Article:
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Friday, April 21, 2006

Alexander Calder's Inventive Influence

I went to the San Francisco Museum of Modern Art last weekend to see the "Surreal Calder" show. I had seen the big centennial Calder show there in 1998, so this trip was more like visiting old friends than seeing something new. If you have not seen his work in person, it is definitely worth the trip. The show is up until May 21, and there is a bonus concurrent exhibition of Surrealist photography.

Calder has been a source of inspiration for me for many years. His work has a playful quality. The mobiles for which he is best known are an elegant combination of art, physics, and engineering; compostional balance, for example, is connected to physical balance. By relying on air currents to power them he makes visible the invisible medium that surrounds us (unfortunately, in the museum setting, the "mobiles" don't move).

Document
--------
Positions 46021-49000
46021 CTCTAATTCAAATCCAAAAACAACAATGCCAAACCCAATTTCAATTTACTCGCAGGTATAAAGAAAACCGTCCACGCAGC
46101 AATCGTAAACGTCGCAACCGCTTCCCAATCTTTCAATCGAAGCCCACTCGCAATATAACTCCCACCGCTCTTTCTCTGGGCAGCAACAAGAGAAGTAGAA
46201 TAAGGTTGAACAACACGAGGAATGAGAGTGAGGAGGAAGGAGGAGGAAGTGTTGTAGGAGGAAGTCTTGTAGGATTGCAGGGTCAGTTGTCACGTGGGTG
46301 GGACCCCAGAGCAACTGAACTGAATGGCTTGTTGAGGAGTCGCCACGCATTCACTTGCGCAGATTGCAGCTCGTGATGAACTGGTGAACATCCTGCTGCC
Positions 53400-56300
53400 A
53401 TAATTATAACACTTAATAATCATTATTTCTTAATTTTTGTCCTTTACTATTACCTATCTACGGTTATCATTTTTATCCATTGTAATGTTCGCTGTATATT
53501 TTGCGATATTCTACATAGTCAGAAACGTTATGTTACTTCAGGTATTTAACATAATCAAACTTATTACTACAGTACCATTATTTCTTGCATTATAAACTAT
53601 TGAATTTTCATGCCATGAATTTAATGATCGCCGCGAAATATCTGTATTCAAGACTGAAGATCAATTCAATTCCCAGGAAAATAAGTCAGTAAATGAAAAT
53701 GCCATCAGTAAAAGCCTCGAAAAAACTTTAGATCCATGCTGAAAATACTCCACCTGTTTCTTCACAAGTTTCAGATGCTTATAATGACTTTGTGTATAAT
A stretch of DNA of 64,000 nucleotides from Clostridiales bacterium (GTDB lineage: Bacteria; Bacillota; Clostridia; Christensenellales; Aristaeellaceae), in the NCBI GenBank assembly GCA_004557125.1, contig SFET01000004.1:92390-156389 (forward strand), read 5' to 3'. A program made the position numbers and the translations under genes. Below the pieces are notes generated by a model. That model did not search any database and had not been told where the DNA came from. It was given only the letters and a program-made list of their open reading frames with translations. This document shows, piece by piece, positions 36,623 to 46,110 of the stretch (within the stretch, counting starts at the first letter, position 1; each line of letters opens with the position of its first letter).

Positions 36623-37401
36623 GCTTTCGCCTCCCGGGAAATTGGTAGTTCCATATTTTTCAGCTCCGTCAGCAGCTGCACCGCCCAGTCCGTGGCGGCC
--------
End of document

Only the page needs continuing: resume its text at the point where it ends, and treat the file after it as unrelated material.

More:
He also made wire sculptures, a sort of line drawing in three dimensions. His head portraits in wire are especially interesting to see in person because of the way they change as you look at them from different angles.

His "surrealist objects" often combine sticks, wood, or stone with biomorphic, amoeboid abstractions. It's interesting to compare the "Apple Monster", shown here, with the "Spirit Figure" in the de Young Museum's New Guinea collection.

This show also includes a sort of "curiosity cabinet", an alcove containing a selection of objects that he had in his studio, including a large thigh bone, a fish-shaped plate, and figurines.

For more information on Calder, see the Calder Foundation page.
A comprehensive catalog of his work: Alexander Calder, 1898-1976
Also recommended is the 1976 book Calder's Universe


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